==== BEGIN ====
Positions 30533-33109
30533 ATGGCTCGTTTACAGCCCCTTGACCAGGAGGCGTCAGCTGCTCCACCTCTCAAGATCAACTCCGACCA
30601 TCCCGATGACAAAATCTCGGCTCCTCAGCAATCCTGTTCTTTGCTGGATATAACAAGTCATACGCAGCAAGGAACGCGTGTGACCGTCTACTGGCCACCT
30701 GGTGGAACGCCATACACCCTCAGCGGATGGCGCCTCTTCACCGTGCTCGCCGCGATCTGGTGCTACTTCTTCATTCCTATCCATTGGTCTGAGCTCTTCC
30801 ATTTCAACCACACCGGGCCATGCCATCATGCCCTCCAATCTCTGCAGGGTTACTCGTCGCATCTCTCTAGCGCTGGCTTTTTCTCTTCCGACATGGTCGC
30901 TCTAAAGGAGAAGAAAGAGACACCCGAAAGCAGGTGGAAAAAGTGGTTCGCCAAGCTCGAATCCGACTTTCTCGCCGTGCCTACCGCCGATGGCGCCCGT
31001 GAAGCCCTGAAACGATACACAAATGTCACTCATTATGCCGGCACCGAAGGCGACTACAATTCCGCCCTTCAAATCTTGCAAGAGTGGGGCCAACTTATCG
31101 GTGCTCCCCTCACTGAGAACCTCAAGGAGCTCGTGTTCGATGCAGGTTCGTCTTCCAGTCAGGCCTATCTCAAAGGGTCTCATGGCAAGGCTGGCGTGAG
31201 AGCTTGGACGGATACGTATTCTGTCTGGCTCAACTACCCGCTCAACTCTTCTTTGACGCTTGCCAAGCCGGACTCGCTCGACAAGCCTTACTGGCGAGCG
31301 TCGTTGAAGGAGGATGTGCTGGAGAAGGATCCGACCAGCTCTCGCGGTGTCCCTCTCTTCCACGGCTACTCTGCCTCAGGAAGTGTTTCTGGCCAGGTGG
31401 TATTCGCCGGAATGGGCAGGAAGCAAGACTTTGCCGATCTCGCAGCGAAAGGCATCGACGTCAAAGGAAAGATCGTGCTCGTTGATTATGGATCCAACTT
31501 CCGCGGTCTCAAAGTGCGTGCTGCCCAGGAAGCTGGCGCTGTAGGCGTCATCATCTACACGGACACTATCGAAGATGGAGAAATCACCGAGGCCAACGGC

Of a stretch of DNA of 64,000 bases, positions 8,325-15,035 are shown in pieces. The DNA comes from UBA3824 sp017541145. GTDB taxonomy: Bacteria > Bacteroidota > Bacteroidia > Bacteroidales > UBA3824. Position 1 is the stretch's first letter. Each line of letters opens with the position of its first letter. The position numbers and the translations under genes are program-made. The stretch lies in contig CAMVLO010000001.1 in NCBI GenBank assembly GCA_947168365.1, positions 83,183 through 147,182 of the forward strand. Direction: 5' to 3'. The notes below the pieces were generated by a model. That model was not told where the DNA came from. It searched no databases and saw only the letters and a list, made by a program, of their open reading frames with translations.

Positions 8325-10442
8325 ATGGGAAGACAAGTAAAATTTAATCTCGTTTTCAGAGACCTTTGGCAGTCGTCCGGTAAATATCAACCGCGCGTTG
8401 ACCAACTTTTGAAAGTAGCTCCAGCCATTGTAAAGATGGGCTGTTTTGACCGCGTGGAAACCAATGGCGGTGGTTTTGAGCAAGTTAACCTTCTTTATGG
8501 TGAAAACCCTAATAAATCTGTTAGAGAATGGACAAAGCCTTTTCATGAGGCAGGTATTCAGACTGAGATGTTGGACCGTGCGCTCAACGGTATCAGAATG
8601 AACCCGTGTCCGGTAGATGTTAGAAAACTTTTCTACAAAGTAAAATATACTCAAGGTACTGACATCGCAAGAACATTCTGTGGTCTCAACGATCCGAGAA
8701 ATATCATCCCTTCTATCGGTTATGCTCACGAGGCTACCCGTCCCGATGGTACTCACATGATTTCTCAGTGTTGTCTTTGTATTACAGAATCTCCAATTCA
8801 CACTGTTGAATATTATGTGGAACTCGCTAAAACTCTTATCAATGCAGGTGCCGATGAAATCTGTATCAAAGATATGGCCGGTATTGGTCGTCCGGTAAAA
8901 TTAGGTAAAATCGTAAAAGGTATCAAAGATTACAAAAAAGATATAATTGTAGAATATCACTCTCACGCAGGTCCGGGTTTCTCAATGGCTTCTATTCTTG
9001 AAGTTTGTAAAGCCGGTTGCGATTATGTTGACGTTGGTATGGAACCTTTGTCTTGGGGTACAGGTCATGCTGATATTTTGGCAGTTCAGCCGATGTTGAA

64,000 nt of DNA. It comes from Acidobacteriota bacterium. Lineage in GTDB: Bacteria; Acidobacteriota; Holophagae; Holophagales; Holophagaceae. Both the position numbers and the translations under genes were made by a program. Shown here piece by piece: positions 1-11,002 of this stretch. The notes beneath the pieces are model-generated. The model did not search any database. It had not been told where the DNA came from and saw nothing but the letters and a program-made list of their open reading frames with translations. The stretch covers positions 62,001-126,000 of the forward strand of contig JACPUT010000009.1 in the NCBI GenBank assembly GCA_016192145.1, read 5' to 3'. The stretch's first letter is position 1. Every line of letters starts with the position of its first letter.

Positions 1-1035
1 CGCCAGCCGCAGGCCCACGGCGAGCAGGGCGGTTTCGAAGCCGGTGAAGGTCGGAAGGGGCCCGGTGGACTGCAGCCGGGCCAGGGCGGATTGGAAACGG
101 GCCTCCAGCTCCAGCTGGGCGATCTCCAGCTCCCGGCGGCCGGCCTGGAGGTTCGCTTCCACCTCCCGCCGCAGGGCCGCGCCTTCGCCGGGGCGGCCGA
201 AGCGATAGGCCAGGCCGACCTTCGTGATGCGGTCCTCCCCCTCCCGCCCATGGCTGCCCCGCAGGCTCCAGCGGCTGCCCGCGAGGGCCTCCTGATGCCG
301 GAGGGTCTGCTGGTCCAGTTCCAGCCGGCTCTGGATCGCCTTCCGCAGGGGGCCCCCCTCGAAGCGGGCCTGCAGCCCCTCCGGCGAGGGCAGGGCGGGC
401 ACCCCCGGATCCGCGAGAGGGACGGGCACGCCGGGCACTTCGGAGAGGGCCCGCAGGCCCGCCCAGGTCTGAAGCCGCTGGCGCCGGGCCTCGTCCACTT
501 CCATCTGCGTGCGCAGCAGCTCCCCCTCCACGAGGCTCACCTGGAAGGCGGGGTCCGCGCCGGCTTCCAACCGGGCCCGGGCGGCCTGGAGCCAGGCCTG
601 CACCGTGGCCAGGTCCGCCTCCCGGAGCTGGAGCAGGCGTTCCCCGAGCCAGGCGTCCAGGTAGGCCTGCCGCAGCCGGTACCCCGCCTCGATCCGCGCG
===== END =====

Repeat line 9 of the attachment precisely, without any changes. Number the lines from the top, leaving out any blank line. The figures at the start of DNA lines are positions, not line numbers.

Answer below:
31201 AGCTTGGACGGATACGTATTCTGTCTGGCTCAACTACCCGCTCAACTCTTCTTTGACGCTTGCCAAGCCGGACTCGCTCGACAAGCCTTACTGGCGAGCG